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Image by Jesper Aggergaard

Awesome Exercises: Landmine Squat

Having trouble getting your athletes to squat well?

Getting someone to squat perfectly can sometimes be a challenge. With the differences in the body, mobility restrictions and strength levels some athletes will have a hard time perfecting this movement. Even with these issues, it is still my goal to help every athlete that I work with learn to squat effectively and efficiently. I have written previously about potential reasons why the squat pattern may be more difficult for some athletes [Here] and [Here].

When I was less experienced I used to think that every athlete should work towards Back Squats only. I used to be of the opinion that every athlete should learn to back squat. While I still feel as though the back squat is a great exercises for developing lower body strength and power it is simply not the be all and end all of squatting movements. Now I teach my athletes that it does not matter what squat we are performing whether it is a goblet squat, front squat, trap bar deadlift or back squat. What matters is their ability to improve over time in the pattern.

Make no mistake however, the squat is a fundamental movement that athletes need to be able to perform effectively. Sometimes figuring out the appropriate way to teach the squat can be difficult. I have recently stumbled upon the landmine squat. I was made aware of this movement by Gary Schofield a tremendous strength and conditioning coach at Greater Atlanta Christian College in the United States. In watching some of his presentations he mentions that he uses it as a first progression with his athletes.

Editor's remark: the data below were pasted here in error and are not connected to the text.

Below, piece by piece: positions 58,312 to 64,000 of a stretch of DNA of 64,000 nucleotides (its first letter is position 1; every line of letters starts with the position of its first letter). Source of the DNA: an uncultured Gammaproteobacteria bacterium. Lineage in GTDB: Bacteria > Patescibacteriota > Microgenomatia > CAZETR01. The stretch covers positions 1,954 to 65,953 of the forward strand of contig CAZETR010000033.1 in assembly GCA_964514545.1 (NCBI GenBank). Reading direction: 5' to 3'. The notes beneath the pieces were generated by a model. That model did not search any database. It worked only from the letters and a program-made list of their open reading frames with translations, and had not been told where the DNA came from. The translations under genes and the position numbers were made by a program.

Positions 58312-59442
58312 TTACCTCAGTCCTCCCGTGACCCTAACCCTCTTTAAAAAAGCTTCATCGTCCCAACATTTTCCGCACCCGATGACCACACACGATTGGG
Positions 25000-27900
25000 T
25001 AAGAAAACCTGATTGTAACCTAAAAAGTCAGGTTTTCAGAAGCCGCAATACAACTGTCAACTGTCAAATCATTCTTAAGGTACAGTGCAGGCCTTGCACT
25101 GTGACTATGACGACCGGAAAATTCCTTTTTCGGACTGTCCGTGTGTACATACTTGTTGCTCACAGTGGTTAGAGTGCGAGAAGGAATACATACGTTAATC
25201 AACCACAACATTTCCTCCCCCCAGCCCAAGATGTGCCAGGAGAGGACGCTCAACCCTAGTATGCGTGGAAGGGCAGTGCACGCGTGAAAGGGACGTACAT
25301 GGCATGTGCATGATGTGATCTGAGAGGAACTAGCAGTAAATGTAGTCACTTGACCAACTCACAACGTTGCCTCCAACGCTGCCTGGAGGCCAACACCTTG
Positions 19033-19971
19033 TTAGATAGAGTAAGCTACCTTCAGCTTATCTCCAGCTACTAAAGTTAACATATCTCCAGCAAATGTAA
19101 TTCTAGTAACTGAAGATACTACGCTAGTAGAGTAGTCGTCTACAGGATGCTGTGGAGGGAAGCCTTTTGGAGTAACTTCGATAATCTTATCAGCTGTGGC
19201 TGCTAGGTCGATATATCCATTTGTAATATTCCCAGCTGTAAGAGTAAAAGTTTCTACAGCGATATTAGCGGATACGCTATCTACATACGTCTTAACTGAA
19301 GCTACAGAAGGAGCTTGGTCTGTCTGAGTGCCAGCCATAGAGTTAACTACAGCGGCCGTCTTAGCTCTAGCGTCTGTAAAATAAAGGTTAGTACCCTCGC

Since adopting the landmine squat for my athletes, I have noticed a great improvement rate in the ability of my athletes to learn the squat. Previously on the recommendations of Dan John and many other great strength and conditioning coaches I used the goblet squat. However since using the landmine squat before the goblet squat our goblet squats have cleaned up and athletes are progressing to barbell squats a lot sooner with better technique.

I think the magic of the landmine squat is in the placement of the bar on the chest. This stops athletes from being able to fold forward, since they would be folding into the bar. The bar placement helps to cement the need to keep a more upright torso during a squatting movement. This really helps when progressing to other squatting movements that we will load a lot heavier.

A video posted by Dave Scott-McDowell (@dsmstrength) on Nov 8, 2016 at 6:53am PST

Some of the main squatting rules still apply. If someone has trouble achieving depth  I will use a box or other marker to ensure they are going low enough. The boxes also help to further ingrain the need to sit back in the squatting movement which is paramount in being able to handle progressively larger weights.

Finally, this movement is awesome for athletes who would struggle to hold heavier weights with a goblet squat. Using the landmine gives them something to hold on to which allows for more weight to be used over time.

Give landmine squats a try with your athletes, or if you are having trouble with your squat technique. This movement should help you clean up poor squat patterns and force you to do things correctly.


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